Organic Chemistry

From Web Exclusives

The family has been planning to take advantage of our little patch of suburbia to plant a small flower and vegetable garden, something we never dreamed of doing during the 10+ years we lived in New York City. But the nice weather caught us unprepared. The man at the hardware store told my wife that the unseasonably high temperatures meant that all recommended planting schedules should be advanced by one month. We thought we had a little more time to get our acts together. Such is life… . Continue Reading »

Why My Friends Don’t Like Homeschooling

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My wife homeschools our seven-year-old daughter, so I read with sympathy David Mills’ piece in the January issue of First Things on the suspicion he encounters when discussing publicly the homeschooling of his two children. Opting out of the public education system feels a bit like jumping off a moving train. As you tumble down the side of the embankment and struggle to gain your footing, passengers on the still-moving train crane their necks and crowd to the windows to stare at you with wide eyes and slack jaws…. Continue Reading »

The “R” Word

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I hear the word a lot. Less than I used to, but more than I’d prefer. The word is “retarded.” To many it remains a humorous synonym for words like “uncoordinated” or “stupid.” I probably hear it more than most because I’m really attuned to it. When I was a kid, it was common for boys to tease each other with the word “gay.” But that was ultimately declared unspeakable by polite society. We forced it out of our vocabularies… . Continue Reading »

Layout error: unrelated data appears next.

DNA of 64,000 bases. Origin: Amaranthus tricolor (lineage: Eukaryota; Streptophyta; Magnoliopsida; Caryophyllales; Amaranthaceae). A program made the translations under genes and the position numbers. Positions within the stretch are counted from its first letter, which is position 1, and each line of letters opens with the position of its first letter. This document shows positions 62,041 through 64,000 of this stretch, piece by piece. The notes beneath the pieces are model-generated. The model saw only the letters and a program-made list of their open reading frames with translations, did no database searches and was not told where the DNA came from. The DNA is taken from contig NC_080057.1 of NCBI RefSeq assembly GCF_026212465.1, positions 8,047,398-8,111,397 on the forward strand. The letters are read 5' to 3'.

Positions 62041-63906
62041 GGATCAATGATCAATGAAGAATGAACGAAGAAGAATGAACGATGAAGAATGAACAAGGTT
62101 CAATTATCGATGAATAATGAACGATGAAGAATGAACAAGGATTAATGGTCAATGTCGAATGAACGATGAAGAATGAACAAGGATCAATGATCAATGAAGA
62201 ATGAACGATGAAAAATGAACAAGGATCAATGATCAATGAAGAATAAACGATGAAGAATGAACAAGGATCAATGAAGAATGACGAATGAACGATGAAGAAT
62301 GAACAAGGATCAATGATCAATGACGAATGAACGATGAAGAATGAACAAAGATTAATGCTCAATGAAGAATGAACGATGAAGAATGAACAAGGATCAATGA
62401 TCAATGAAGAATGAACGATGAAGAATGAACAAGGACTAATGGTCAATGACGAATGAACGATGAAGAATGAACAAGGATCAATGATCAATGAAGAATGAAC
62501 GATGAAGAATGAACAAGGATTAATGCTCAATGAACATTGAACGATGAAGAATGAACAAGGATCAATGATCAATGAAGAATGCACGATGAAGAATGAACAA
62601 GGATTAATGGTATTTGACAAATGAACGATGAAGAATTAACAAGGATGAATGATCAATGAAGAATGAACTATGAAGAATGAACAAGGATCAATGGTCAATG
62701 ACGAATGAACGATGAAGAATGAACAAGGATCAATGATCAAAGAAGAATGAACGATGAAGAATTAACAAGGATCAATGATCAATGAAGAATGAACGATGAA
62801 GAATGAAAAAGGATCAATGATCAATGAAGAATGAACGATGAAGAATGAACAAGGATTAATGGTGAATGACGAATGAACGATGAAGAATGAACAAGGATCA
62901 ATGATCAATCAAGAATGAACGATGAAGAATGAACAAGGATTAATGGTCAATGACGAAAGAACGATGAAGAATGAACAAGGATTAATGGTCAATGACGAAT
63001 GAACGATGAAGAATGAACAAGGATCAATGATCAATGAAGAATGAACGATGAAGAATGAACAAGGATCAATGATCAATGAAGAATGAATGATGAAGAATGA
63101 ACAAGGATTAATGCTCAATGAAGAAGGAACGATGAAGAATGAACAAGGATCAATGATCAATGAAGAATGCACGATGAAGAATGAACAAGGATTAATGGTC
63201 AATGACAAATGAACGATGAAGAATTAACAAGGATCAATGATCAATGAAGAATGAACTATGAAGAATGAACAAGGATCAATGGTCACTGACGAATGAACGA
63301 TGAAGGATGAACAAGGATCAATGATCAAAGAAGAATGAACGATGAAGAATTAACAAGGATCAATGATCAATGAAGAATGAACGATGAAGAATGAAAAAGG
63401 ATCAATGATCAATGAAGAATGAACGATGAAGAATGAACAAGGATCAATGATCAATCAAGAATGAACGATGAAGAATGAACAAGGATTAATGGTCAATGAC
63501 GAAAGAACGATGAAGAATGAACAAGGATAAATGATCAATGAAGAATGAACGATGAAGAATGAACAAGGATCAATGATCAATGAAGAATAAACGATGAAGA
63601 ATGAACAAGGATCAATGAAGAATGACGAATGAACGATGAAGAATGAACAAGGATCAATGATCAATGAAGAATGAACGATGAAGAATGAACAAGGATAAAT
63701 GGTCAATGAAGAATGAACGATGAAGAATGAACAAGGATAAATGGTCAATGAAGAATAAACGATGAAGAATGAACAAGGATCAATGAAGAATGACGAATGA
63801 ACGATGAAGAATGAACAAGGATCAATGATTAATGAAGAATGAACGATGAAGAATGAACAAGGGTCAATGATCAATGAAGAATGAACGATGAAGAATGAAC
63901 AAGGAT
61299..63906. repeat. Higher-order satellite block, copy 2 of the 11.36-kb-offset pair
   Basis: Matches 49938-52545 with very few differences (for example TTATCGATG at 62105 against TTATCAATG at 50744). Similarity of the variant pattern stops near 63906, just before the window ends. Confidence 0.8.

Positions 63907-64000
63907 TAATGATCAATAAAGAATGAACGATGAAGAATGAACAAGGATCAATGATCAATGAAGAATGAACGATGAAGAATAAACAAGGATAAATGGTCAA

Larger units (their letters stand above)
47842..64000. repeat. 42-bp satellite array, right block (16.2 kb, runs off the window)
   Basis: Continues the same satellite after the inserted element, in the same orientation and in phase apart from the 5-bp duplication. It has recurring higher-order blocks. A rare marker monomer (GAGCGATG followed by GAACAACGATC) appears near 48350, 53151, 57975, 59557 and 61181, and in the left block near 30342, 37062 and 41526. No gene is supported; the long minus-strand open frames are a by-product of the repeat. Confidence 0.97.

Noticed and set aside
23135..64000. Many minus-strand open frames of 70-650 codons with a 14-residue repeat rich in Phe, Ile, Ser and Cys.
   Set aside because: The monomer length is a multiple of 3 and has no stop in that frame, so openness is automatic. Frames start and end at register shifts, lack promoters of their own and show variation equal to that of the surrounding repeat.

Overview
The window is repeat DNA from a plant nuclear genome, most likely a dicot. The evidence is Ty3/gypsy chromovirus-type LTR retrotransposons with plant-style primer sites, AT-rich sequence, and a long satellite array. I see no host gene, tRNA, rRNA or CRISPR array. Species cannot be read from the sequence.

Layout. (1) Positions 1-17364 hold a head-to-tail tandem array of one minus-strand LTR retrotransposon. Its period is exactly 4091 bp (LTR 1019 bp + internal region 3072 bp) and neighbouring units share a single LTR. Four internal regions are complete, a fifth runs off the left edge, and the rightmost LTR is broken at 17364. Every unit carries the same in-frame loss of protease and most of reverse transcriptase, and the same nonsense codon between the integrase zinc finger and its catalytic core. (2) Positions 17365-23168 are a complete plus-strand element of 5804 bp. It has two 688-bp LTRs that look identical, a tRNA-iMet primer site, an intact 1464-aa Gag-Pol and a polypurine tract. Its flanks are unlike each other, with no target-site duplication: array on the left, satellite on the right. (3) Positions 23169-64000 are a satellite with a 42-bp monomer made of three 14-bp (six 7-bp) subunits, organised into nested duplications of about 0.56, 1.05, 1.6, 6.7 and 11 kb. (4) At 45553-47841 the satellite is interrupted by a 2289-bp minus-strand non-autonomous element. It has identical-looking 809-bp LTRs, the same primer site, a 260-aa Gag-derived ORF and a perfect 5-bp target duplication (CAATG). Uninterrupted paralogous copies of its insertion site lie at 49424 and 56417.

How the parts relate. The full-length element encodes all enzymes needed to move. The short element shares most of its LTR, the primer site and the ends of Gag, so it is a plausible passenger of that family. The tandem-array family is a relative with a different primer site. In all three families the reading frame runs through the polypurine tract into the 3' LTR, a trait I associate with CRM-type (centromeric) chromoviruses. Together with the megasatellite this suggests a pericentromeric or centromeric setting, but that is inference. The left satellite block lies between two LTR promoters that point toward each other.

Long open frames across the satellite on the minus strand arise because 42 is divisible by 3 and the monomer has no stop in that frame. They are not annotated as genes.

John Lennon’s Bad Theology

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This week marks the thirty-first anniversary of John Lennon’s death”as good a time as any to analyze our enduring fascination with the former Beatle’s peculiar religiosity and his lasting impact on our cultural imagination. We should begin at the beginning, or very near it. In August 1966, as a mop-topped 26-year-old, Lennon told a British reporter that the Beatles were “more popular than Jesus.” … Continue Reading »

Nancy Pelosi, Devout Catholic

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When an alcoholic finally gives up his booze, he no longer refers to himself as a drinker. When a nicotine addict quits puffing, she no longer calls herself a smoker. Yet for some reason, when a person who was raised Catholic stops going to Mass, ceases to accept the teaching authority of the Church, and publicly charges the institution and its hierarchy with both moral and criminal failures, that person is entirely free to continue calling him or herself a Catholic… . Continue Reading »

On the New Mass

From Web Exclusives

I had a conversation recently with someone very close to me. Despite being raised a Catholic”and even spending some time in a seminary”this person has fallen away from the faith. While I believe he still identifies as a Catholic in a hereditary sense, he is angry about the sexual abuse scandals, highly critical of the Church and its bishops, and does not attend mass in anything like a regular fashion. Although I try hard to avoid discussing matters of faith with this fellow, it’s not always easy. He feels passionately that the Church has lost its way… . Continue Reading »

Down Syndrome and the Purpose of Prenatal Testing

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One night, not long after we learned of our daughter’s Down syndrome diagnosis, my wife and I were lying in bed when she pointed to her pregnant belly and said, “You know, we’ve been talking about this child as if she were imaginary, but she’s here in the bed with us now.” It was a powerful moment for me. I believe I became prolife right then and there… . Continue Reading »

Down Syndrome and the Texas Sonogram Law

From Web Exclusives

I hate to do it, but I have to mess with Texas. Hailed as a victory by many in the pro-life movement, the so-called “sonogram law,” passed recently by the Texas Legislature and now awaiting Governor Rick Perry’s signature, requires women seeking an abortion in the Lone Star State to view a sonogram image and listen to a description of the “dimensions of the embryo or fetus … Continue Reading »